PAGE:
The Disconnect between the President and His Generals

In the war against IS, a rift has already emerged between the President and the military leadership. The root of the rift is the question over the use of ground troops, something President Obama has explicitly ruled out. This isn’t the first time Obama and the military haven’t seen eye to eye nor is it unique to this presidency. What does make this unique at least to me is how public it is and that it isn’t one flag officer speaking out but many, both active and former. Ultimately the opposition from the military primarily centers on the president limiting their ability to effectively destroy IS.

The president is the Commander in Chief of the U.S. Armed Forces and has ultimate authority over the military followed by the Secretary of Defense. This isn't to say that our presidents are sitting in dimly lit map rooms moving pieces around on a map board crafting strategy. Though this has occurred in the past, typically the president will identify the mission and the military will sort it all out. Problems arise though when the president establishes a mission and then places sizable limits on the military in how they can proceed in accomplishing the goal. The case now is Obama's refusal to use ground troops in Iraq and at the least, allocate more for training and advisory missions.

The war against IS (even though Secretary of State Kerry won't call it a war) is to be fought with local forces on the ground while the U.S. and allies, so far France carry out supporting airstrikes. The problem rests in the fact that local forces, the Iraqi military, Kurdish Peshmerga, FSA Syrian rebels and other militia groups have either retreated from battle, joined IS forces, or lack the capability to effectively combat IS. Additionally, the U.S. places too much hope on the use of airpower as an all-dominating weapon that makes the use of ground forces unnecessary.

Airpower which is very effective when directed against a conventional military is of much less effectiveness when used at irregular fighters who for the most part drive around in civilian pickup trucks and blend into local populations. The use of airpower against such targets is even harder when there aren't the intelligence assets and forces on the ground to identify them, scout them, and ultimately target them with laser designators. For this campaign to be truly effective, the ruling out of ground forces either delays victory or puts it in doubt.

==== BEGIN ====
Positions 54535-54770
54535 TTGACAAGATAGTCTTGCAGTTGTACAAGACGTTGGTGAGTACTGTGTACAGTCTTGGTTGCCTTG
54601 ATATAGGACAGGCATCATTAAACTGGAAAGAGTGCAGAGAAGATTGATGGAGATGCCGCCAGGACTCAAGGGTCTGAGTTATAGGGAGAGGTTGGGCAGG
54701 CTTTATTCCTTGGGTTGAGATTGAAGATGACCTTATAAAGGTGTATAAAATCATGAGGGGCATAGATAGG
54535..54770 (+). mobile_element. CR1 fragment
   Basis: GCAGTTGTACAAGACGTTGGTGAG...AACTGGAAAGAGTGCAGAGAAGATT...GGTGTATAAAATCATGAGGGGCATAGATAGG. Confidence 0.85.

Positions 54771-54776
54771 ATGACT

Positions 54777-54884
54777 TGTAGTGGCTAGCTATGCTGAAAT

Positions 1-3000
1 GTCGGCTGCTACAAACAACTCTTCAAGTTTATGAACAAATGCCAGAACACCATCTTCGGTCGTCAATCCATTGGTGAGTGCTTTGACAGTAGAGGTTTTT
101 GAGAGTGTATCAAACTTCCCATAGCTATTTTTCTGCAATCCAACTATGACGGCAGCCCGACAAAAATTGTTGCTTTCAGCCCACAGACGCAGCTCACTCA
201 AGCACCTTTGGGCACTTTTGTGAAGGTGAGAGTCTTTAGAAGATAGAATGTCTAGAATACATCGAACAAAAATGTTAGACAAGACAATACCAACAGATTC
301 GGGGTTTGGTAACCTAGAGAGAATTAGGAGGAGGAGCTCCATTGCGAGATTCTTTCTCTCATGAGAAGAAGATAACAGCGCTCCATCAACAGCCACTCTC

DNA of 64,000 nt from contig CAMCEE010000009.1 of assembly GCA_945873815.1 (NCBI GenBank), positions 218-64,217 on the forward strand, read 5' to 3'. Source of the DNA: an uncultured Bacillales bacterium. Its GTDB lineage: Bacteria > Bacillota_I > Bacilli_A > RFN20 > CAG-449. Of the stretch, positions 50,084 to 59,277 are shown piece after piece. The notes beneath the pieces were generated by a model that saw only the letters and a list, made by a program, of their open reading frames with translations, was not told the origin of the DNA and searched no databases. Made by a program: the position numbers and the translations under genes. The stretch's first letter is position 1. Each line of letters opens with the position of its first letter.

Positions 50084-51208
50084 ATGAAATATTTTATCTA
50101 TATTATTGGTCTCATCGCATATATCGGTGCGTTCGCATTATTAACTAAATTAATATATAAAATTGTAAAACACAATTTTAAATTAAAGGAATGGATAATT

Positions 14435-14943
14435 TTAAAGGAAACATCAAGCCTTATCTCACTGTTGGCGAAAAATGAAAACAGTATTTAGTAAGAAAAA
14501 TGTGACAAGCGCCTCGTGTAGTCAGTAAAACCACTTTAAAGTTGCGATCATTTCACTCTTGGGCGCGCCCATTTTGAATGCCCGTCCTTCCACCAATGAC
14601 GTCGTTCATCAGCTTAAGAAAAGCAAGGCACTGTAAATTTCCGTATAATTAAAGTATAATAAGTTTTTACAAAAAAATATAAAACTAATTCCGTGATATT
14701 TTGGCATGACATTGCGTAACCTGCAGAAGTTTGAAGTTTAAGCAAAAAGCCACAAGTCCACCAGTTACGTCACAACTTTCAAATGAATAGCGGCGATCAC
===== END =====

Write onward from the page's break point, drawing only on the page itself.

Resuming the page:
Some former military leaders have called the campaign against IS as being "half-hearted. Chairman of the Joints Chiefs of Staff General Martin Dempsey suggested publicly that ground troops might have to be used. In so much he claimed that conditions might dictate the need for ground troops; a complete reversal of Obama's policy. This is a far cry from Hagel who claims that there is no internal conflict in the administration and Pentagon. It can be said there is a political angle to Obama's determination not to deploy ground troops; he is the president who ended the Iraq War and it would be looked at negatively if he is to be seen starting another war. Regardless, the president is starting a new war or rather reentering something we took a break from and he seems unwilling to do everything in his power to win it.

This disconnect between Obama and the senior military staff is cause for concern. I've never been one to always trust what the military says. How many times in the post-Cold War era did senior leaders in the military advocate for weapon systems that would no longer be needed only to retire and then gain high-paying lobbying jobs at defense contractors. On the other hand, when I see so many leaders coming out against the president, I'm inclined to believe they are speaking the truth. Frankly I'm worried about a president who is engaging the U.S. in a conflict overseas in such a restricted manner. You either fight to win or you don't fight at all.

Posted by SPBrooker at September 24, 2014 7:41 PM
Comment #383751

If there has been one lesson lesson learned from the Iraq and Afghanistan wars, it is that the US troops cannot win a war in which the local populations do not support our efforts or the group(s) that we have partnered with.

That point is particularly important with ISIS, a Sunni extremist organization that evolved from al-Qaeda in Iraq. The area where they have been successful is the very same area that the US occupation forces found so difficult to control for the majority of our occupation (Sunni Triangle). The insurgency was largely a Sunni Baathist resistance. The success of the “Surge” was preceded by a political agreement with the Sunni tribes and former Baathists. The Maliki government squandered that peace with policies designed to suppress the Sunni populations.

If we were to put troops on the ground without addressing the political dynamics of Iraq and Syria, we would be playing into the hands of ISIS and sentencing us to another decade of bloody occupation. We could win the battles but never win the war. It is what ISIS wants.

Obama is correct in his analysis. The active support of the majority of Sunni Gulf states is welcome news. We are not going it alone in battle with Sunni extremists. Whether the new Iraqi government can get its act together with its Sunni population is another question.

Ultimately, we may need some troops on the ground. But, only after we have partners that have the political support of the population. The Kurds we know about. The rest?